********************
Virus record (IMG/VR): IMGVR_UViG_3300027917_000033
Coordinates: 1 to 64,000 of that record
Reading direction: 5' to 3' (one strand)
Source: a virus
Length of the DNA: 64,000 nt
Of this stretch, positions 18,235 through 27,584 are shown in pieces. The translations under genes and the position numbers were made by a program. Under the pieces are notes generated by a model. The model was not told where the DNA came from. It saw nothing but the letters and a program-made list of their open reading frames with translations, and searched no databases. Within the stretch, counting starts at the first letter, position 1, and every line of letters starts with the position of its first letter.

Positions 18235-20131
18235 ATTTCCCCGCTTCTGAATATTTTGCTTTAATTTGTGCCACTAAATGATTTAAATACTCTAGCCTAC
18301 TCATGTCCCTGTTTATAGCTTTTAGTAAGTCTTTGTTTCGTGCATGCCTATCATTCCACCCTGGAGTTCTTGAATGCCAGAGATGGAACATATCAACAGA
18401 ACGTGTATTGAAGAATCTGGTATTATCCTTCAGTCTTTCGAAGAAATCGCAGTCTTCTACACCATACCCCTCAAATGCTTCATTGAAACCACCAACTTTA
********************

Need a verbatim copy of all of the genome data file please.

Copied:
Virus record (IMG/VR): IMGVR_UViG_3300027917_000033
Coordinates: 1 to 64,000 of that record
Reading direction: 5' to 3' (one strand)
Source: a virus
Length of the DNA: 64,000 nt
Of this stretch, positions 18,235 through 27,584 are shown in pieces. The translations under genes and the position numbers were made by a program. Under the pieces are notes generated by a model. The model was not told where the DNA came from. It saw nothing but the letters and a program-made list of their open reading frames with translations, and searched no databases. Within the stretch, counting starts at the first letter, position 1, and every line of letters starts with the position of its first letter.

Positions 18235-20131
18235 ATTTCCCCGCTTCTGAATATTTTGCTTTAATTTGTGCCACTAAATGATTTAAATACTCTAGCCTAC
18301 TCATGTCCCTGTTTATAGCTTTTAGTAAGTCTTTGTTTCGTGCATGCCTATCATTCCACCCTGGAGTTCTTGAATGCCAGAGATGGAACATATCAACAGA
18401 ACGTGTATTGAAGAATCTGGTATTATCCTTCAGTCTTTCGAAGAAATCGCAGTCTTCTACACCATACCCCTCAAATGCTTCATTGAAACCACCAACTTTA